Thank you to all who attended to our season opener The Glories of Venice last weekend. The BCOC core ensemble thoroughly enjoyed working with some of Denver’s finest early-music singers to perform gems by Claudio Monteverdi. It was also wonderful to welcome bassist Anne Trout, filling in for our principal bassist David Crowe for this concert weekend. Anne told me that Monteverdi is her “mantra,” so having her for this particular program was a treat. One of the basses she regularly plays in Boston is an Italian instrument from 1610 that may have actually been played in the first performance of Monteverdi’s Vespers.
A highlight of the weekend for me was welcoming music students from El Sistema to our Saturday concert. Soprano Kathryn Radakovich, BCOC violist Alex Vittal, and I had an opportunity to chat with them briefly before the concert about the instruments, voices, and what it’s like to play music that is over 300 years old.
Though the Monteverdi selections were thrilling, I keep coming back to the violin sonata by Fontana performed by Cynthia Miller Freivogel. A free fantasia of a sonata, this piece unfolds over six minutes in a way that seems entirely out of time, alternating between moments of intimacy, whimsy, and passion. It was a reminder of Baroque’s exploratory and improvisational roots. This “fantasia factor” became an animating force, even as Baroque music evolved and became more structured over time.
And back to Monteverdi. I am excited to announce that we are laying the groundwork for a concert production of his monumental opera Orfeo in 2019!
The origins of the word Baroque probably began with an insult. The Portuguese word barroca means misshapen or oddly shaped pearl. When applied to music it wasn’t meant as a compliment. For those who valued symmetry and order in music, the Baroque style in music represented something strange and even grotesque.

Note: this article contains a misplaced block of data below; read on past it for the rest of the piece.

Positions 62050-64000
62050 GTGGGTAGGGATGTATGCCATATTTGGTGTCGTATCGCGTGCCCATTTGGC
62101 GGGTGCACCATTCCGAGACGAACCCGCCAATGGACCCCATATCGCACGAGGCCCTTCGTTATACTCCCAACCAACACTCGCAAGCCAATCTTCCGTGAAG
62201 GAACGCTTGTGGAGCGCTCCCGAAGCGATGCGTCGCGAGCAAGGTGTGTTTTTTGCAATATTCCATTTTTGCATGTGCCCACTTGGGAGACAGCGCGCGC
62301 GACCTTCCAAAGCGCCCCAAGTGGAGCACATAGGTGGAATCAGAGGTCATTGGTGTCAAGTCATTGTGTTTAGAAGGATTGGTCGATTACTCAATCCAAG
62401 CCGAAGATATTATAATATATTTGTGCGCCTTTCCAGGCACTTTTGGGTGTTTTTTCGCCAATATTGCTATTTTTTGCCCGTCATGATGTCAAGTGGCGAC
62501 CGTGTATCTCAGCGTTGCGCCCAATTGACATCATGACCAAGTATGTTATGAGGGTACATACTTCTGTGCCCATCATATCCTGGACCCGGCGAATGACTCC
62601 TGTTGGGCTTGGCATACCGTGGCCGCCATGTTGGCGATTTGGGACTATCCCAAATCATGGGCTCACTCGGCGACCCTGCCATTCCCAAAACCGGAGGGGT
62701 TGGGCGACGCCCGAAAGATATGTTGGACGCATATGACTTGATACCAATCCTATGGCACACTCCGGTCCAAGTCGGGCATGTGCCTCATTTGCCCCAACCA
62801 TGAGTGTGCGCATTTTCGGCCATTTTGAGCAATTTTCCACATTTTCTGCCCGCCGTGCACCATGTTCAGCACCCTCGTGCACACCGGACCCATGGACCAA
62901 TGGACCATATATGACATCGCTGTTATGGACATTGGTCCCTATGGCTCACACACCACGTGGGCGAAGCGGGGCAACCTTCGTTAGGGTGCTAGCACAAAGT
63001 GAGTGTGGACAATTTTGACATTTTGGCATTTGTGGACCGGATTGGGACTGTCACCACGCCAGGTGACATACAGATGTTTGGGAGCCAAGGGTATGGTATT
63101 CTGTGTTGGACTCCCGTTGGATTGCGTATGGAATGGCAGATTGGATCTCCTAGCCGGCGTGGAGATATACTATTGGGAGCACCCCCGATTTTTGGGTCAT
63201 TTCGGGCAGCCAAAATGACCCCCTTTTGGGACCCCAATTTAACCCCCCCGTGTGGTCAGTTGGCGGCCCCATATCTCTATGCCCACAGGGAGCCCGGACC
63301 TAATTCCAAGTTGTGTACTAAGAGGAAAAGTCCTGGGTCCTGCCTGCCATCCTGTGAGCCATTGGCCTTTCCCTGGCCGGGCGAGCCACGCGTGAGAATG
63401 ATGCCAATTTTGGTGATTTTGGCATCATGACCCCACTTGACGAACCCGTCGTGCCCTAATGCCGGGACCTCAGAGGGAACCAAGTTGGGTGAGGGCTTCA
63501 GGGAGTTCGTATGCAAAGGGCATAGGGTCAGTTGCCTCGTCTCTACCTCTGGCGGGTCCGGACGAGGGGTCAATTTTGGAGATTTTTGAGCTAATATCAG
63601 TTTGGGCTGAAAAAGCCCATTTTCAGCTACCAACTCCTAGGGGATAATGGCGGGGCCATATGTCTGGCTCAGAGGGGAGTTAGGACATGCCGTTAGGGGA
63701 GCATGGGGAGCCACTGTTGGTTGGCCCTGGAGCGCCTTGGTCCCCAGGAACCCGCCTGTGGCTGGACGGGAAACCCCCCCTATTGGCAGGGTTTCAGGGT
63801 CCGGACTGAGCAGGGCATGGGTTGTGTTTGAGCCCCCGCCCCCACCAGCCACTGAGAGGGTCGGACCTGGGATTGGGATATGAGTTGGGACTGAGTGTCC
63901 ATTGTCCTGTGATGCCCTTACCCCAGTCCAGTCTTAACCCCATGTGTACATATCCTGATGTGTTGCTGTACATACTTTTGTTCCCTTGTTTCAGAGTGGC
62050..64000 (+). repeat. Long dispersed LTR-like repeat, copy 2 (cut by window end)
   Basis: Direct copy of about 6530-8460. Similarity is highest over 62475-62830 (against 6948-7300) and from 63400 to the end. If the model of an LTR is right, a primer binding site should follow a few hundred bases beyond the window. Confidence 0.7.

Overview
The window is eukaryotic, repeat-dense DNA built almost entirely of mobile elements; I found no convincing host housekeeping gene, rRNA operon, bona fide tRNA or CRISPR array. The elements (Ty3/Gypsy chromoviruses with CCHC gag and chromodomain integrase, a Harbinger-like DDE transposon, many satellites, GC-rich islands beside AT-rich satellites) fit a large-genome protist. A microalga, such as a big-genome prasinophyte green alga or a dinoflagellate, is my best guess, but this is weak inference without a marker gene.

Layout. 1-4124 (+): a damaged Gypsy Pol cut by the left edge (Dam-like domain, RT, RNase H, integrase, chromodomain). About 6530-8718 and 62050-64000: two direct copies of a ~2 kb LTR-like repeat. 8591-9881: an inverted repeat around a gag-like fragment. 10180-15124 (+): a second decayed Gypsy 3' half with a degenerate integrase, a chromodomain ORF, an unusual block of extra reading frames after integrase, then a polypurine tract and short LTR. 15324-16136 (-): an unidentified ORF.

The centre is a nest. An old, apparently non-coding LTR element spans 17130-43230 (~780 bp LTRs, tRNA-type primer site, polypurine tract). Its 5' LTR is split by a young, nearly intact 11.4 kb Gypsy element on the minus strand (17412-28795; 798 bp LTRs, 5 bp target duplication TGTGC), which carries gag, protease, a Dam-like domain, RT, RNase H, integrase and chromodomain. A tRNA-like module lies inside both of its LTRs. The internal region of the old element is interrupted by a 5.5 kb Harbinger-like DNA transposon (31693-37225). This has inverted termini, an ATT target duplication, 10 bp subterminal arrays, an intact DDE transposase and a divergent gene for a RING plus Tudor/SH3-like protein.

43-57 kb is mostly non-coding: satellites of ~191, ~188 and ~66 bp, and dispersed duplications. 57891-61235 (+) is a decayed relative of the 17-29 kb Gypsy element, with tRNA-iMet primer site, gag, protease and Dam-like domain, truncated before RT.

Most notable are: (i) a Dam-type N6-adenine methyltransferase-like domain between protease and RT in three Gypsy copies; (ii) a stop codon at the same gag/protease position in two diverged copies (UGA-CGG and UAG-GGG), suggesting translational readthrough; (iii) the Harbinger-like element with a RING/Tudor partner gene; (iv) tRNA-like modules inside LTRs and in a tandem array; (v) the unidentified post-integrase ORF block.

Standing at the dawn of the 17th century in Venice, Claudio Monteverdi was one of several Italian composers exploring bold new dramatic forms of musical expression. He found himself in a fierce controversy as a result. A music theorist attacked him for breaking the time-honored rules of counterpoint, for taking too much license, and creating music that was crude. Monteverdi responded primarily through his music, not words. In his madrigals, operas, and sacred music, he continued to explore new musical paths, tapping into the depths of human emotion. In the words of Robert Hollingworth, “There’s very little artifice in Monteverdi’s music. It’s his own blood directly on the page.”
Fast-forward a couple of generations in Venice, and Antonio Vivaldi was making a statement of his own. In a period where Arcadian values of balance and restraint were popular, Vivaldi in 1725 published the collection known as Il cimento dell’armonia e dell’inventione, with 12 concertos including The Four Seasons. The title suggests a hypothetical contest between Harmony and Invention. “Harmony” referred to the science of composition, the accepted rules of composition, whereas “Invention” referred to the composer’s (and performer’s) inspiration and free imagination. Like Monteverdi, Vivaldi spoke through his music; it’s clear from these 12 concertos that he came down firmly on the side of Invention.
So here’s to the rule breakers and musical mavericks of the past, and the odd-shaped pearls they created. Their music still has the power to astonish and move us!
As we enter October (or “Rocktober” for Colorado baseball fans like me), the Baroque Chamber Orchestra of Colorado is hard at work preparing our season opener The Glories of Venice on October 13-15. The first concert of a new season of the BCOC always evokes memories for me of our debut 12 years ago. Our core ensemble has evolved and grown since then, and includes both charter members and newer colleagues. I am always excited to work with these wonderful collaborators! I’m also looking forward to sharing the stage next week with some of the area’s finest early music singers in works of Monteverdi, complemented with instrumental works by Fontana and Gabrieli. The second half is all Vivaldi, culminating in a fiery violin concerto from Harmony and Invention, with Cynthia Miller Freivogel as soloist. I hope you will join us! Find out more on our Concerts page.